Based on the various studies that have been conducted on the dependence of cannabis, the drug has presented a less addictive potential when compared to hard drugs such as heroin, cocaine, tobacco or alcohol (Coffey et al, 2003). According to Michael et al (2004), Cannabis dependence has been cited as one of the clinical entities of substance abuse and dependence in the DSM-IV of mental disorders criteria.
The coding criterion that is used by the DSM-IV is usually based on the international classification of diseases where the signs and symptoms of diseases are identified and described in the various versions of DSM-IV textbooks. Based on the DSM-IV criteria, cannabis dependence falls under the category of substance related disorders as the individuals who consume the drug experience the various side effects that lead to cannabis dependence (Michael et al, 2004).
To further explain cannabis dependence, the extended use of marijuana or hashish is likely to produce various changes in the bodily processes of an individual which affect how cannabis is absorbed or metabolized by the individual. These changes which are referred to as pharmacokinetic changes usually force the user to increase their dosage of the drug so that they can be able to achieve a desirable effect which is known as a higher tolerance to marijuana or Cannabis Sativa (Joy et al, 1999).
Higher doses of cannabis further reinforce the metabolism rate of the individual thereby increasing the rate at which the drug is broken down and expelled from the body. This means that Cannabis sativa, marijuana and hashish act as a system of reinforcement to the metabolic functions of an individual’s digestive system as well as their small and large intestines (Wenger et al, 2003).
According to Hall et al (2001), the risk factors of Cannabis dependence are usually determined by the number of doses an individual user takes in a day as well as the frequency of these doses. Based on their research, the authors determined that one in every ten people who consumed cannabis were more than likely to become dependent on the drug at some point in their life. People who consumed the drug frequently (five times in a day) were more than likely to increase their risk of developing dependence on the drug.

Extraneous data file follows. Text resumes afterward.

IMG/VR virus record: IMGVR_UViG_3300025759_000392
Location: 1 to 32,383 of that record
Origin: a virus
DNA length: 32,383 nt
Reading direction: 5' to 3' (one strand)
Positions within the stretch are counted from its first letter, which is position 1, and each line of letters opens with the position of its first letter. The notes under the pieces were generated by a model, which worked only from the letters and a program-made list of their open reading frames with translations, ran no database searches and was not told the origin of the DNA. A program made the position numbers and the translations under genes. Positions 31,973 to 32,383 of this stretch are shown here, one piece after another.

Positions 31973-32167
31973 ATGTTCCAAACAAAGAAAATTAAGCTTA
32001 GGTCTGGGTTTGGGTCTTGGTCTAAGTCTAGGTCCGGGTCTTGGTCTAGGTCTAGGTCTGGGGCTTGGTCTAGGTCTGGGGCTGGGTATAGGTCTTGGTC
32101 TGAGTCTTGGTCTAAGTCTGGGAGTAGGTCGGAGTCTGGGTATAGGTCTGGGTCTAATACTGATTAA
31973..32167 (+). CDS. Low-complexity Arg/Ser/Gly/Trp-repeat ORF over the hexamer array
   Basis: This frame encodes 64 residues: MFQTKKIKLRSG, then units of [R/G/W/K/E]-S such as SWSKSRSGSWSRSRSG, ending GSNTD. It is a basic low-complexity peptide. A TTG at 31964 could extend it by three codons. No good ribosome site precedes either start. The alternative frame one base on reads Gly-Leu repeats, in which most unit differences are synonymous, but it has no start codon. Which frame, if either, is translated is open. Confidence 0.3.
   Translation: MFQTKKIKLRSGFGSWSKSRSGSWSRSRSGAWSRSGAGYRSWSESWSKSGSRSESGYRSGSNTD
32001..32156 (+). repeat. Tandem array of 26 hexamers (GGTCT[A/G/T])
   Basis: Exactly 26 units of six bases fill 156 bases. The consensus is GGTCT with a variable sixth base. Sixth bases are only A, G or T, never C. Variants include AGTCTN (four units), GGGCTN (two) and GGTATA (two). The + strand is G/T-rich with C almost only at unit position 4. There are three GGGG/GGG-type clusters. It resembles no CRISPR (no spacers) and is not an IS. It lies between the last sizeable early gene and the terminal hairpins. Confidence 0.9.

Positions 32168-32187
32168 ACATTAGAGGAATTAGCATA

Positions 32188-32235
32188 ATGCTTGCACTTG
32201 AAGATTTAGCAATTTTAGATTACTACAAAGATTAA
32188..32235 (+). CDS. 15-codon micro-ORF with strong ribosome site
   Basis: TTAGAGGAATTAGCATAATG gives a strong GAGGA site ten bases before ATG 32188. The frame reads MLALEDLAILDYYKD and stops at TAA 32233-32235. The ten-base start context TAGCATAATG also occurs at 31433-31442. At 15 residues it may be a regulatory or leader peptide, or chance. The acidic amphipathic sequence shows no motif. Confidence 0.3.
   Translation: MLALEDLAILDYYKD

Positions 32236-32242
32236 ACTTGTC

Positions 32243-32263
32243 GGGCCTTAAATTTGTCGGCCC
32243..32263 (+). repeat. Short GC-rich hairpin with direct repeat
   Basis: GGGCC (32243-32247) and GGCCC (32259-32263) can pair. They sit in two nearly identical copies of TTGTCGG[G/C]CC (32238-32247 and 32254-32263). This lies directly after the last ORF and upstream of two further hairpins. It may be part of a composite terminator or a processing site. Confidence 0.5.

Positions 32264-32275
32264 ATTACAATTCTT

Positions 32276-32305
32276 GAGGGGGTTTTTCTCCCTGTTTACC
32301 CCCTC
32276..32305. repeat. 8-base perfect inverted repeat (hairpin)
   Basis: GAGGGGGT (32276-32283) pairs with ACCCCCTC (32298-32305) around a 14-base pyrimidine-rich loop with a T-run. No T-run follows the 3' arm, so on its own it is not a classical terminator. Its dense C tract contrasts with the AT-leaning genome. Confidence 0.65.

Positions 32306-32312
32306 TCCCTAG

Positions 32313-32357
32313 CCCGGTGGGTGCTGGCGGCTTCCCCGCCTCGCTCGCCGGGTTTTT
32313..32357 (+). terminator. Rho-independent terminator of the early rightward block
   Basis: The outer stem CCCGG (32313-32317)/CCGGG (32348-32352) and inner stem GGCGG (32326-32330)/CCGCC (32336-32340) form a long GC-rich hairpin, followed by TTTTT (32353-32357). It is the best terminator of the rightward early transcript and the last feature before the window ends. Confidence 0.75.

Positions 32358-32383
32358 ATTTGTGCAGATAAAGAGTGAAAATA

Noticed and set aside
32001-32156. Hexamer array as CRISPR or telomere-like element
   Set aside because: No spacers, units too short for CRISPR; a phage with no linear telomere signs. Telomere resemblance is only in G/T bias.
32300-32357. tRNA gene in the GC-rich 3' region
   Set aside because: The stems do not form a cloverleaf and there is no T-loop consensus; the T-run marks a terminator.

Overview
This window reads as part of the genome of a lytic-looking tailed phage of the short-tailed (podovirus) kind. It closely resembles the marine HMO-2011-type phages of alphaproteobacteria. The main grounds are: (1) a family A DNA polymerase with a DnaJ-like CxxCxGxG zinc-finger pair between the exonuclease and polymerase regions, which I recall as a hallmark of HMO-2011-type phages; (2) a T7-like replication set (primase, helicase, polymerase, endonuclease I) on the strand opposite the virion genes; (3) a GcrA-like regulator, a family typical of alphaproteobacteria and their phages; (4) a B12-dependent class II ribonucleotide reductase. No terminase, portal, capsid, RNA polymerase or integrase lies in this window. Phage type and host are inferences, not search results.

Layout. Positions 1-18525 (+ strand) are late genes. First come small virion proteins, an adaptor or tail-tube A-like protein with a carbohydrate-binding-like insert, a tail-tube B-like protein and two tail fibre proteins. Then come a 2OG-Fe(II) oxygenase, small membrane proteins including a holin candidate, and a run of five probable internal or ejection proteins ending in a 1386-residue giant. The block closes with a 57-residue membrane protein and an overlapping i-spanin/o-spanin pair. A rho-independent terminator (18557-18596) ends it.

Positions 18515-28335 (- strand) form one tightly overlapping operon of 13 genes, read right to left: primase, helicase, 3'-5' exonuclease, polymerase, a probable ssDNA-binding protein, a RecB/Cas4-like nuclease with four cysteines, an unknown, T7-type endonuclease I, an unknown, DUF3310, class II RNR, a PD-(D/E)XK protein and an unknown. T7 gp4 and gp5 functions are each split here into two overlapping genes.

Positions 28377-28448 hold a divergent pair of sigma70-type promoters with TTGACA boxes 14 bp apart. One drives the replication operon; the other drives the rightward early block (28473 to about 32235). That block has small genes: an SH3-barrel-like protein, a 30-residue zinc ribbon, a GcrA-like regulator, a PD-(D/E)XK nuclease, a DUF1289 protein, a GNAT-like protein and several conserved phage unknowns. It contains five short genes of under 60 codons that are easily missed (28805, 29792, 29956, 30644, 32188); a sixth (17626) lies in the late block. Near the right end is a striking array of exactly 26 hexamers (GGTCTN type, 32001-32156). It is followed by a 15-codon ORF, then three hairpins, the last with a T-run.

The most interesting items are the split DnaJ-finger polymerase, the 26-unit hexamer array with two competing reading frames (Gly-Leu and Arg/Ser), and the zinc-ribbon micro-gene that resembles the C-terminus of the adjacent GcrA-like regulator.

The risk factors that are considered to be the major contributors to cannabis dependence based on longitudinal studies conducted by Copeland et al (2004) include the frequent use of the drug especially at a young age where drug users who begin taking the drug during their teenage or adolescent years are at a greater risk of being cannabis dependent.
Coffey et al (2000) conducted a study in Victoria, Australia where they examined 2032 high school students to determine the impact that young age had on cannabis dependence.
The results of their study revealed that mid-school consumption of cannabis sativa was mostly associated with other factors such as frequent cigarette smoking, peer pressure from other students who are ingesting or smoking cannabis sativa and anti-social behaviour such as stealing, sexual promiscuity and violent tendencies.
Coffey et al’s (2000) study also revealed that the regular use of marijuana or Cannabis Sativa among young people at an early age continued to persist even as the adolescents approached young adulthood.
A follow up study conducted by Coffey et al (2003) of the high school students who had attained the ages of 20 to 21 years revealed that one in five the adolescent users of the drug demonstrated dependence to cannabis well into the early stages of adulthood.